Here we are on the eve of the election and, like so many recent presidential elections, we are gathered around, watching a handful of swing states that hold the future of the presidency in their collective hands. Though the polls make this race look too close to call, I'm going to call it: Romney wins.
Collective wisdom suggests that a president with as high of disapproval ratings as President Obama should not be able to win reelection, nevertheless, that collective wisdom also anointed John Kerry as President No. 44 back in 2004. So, while the “fundamentals” have looked like they leaned towards any Generic Republican that ran this year, I am not confident in that as a predictor by itself.
What is more telling is that the familiar tightening of the race that has occurred in the polls over the last week leaves the president in a very vulnerable looking position despite his disaster relief efforts that should have helped shore up his support. If anything, much of the gain that the president appears to have nabbed in the last few days seems more likely to be the result of the last minute undecided voters finally deciding combined with a dash of debate afterglow from the third presidential debate.
States such as Pennsylvania continue to tighten up in the challenger's favor, however, because the president has not been gaining so much as the environment of the race has been solidifying. Even if Pennsylvania is still leaning slightly to the Blue side, it is notable that it appears less Blue day over day and week over week. While polls have not shown Governor Romney gaining a breakout lead in the state, we should probably assume most polls in this election cycle undervalue the governor's position.
Perhaps the term “enthusiasm” is this year's “lockbox,” but there is something to the hype. In 2008, the president did better than many of the polls forecast because of enthusiasm. While Republicans were not exactly excited about John McCain, Democrats, Independents and even some Republicans who write for Open for Business were excited about then-Sen. Obama. Hence, Obama not only won, but he won decisively, because many Republican voters simply didn't vote.
This year, the difference is palpable. If you walk across a college campus, the Obama buzz is absent from the air. Though Obama continues to lead substantially in polls amongst the college age demographic that helped put him over the top last time, every indicator suggests that fewer of those Obama supporting students will actually be bothered to show up at the polls and vote.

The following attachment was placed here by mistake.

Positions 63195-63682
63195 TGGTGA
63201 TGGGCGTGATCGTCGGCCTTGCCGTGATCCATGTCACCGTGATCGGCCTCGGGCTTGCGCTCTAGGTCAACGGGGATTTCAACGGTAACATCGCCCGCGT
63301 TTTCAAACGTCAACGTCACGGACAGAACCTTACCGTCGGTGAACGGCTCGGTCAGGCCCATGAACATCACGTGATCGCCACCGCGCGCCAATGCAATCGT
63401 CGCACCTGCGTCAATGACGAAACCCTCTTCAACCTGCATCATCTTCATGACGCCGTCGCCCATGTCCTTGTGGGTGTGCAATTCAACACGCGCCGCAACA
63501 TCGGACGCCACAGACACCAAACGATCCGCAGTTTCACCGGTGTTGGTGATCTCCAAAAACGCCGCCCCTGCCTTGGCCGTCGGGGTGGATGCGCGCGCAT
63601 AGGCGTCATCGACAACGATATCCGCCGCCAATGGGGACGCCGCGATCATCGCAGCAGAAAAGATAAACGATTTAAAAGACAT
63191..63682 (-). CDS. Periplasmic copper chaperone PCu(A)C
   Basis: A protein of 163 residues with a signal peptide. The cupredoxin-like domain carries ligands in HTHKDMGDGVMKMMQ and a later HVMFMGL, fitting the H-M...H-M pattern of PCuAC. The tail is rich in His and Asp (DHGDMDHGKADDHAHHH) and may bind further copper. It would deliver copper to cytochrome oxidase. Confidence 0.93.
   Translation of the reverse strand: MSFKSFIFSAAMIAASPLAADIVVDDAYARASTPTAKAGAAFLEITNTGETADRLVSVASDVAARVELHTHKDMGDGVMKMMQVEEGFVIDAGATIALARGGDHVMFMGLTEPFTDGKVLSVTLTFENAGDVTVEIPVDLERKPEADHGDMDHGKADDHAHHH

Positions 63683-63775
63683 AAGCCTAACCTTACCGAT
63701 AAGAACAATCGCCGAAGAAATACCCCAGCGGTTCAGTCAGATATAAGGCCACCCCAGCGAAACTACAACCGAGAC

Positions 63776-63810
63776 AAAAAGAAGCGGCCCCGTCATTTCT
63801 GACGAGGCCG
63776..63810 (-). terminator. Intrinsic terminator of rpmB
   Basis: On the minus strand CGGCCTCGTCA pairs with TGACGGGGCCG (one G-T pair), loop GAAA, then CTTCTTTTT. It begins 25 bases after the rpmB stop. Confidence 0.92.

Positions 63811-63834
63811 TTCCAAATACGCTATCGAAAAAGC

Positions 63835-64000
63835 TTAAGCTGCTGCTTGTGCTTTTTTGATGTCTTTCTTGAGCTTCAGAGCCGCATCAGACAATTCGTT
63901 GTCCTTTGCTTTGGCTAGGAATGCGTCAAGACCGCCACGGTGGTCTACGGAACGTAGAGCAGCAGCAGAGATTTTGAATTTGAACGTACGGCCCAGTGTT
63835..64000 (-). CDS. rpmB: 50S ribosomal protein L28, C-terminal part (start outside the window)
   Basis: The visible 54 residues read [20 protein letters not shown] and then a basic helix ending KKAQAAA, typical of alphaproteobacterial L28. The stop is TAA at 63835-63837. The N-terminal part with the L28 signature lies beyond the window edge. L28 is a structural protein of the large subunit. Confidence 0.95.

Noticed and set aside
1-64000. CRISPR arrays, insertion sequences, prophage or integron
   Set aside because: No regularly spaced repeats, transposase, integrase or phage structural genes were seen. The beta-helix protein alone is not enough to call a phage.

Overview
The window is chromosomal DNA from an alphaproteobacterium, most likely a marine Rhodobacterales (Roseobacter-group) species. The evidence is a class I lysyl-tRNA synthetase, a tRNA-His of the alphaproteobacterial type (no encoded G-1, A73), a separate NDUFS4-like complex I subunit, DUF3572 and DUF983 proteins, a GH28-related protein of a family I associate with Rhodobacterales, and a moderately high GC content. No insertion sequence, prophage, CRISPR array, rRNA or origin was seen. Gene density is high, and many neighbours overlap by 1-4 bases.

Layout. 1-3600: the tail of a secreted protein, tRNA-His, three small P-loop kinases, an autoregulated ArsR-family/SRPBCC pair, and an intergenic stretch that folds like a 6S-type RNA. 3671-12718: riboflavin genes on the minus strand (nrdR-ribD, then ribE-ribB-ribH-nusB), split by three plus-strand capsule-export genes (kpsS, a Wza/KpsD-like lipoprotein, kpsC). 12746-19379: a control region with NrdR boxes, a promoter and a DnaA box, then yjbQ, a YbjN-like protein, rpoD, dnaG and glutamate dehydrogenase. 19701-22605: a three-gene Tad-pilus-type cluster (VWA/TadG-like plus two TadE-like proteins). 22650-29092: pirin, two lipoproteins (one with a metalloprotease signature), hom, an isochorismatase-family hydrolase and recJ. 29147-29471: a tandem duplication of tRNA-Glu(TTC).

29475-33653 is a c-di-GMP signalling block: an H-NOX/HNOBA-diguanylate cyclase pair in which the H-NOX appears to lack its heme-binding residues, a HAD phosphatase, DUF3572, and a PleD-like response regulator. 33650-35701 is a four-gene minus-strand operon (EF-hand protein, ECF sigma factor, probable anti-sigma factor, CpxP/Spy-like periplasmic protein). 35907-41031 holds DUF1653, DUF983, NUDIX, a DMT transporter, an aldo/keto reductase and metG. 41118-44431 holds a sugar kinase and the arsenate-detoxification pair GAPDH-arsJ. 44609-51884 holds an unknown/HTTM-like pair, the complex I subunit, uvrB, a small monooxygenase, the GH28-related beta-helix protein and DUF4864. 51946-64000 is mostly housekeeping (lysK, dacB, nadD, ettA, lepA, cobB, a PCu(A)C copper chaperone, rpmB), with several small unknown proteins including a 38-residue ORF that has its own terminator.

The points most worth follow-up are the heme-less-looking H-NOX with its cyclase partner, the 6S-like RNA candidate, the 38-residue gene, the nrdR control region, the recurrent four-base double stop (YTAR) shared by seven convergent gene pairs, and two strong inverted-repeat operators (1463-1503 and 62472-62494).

Missouri congressman Todd Akin's troubled run for the senate can help demonstrate the real impact of excitement. Though his campaign has been marooned in a weird netherworld composed of a 30 second sound bite, his was the Little Campaign that Could during the primaries. While polls suggested he would likely land at the bottom of the heap, he handily trounced the two favored Republican contenders. He has done this more than once in his campaign history. What put him over the top each time? Akin has cultivated a very loyal, dedicated, excited base that reliably shows up at the polls and votes for him.
The anomaly of higher than expected turnout (or lower than expected turnout) can turn a pollster's predictions on their statistical heads. Akin, for his part, may still win simply because of this little matter, though admittedly even with his loyalists, it is a stretch this time. But, Romney is in a different place: he has excitement on his side without Akin-esque baggage eating away at it simultaneously.
Thus, when we look at states such as Pennsylvania or Michigan, while Obama may appear to even have a slight lead, we should expect that the turnout for the governor will be higher than that of the president. And that spells trouble for the president: he simply does not have enough of a lead in any of the critical states to make up for his excitement deficit.
To be sure, the race is going to be close and I would be unsurprised if we must wait weeks for recounts. But, when the final numbers come in, do not be shocked if it is 321-217 in Romney's favor. Not because the president has vastly fewer supporters than the governor, but because he has significantly fewer motivated ones.
Welcome to 2008 in reverse. See you on the other side.
Timothy R. Butler is Editor-in-Chief of Open for Business.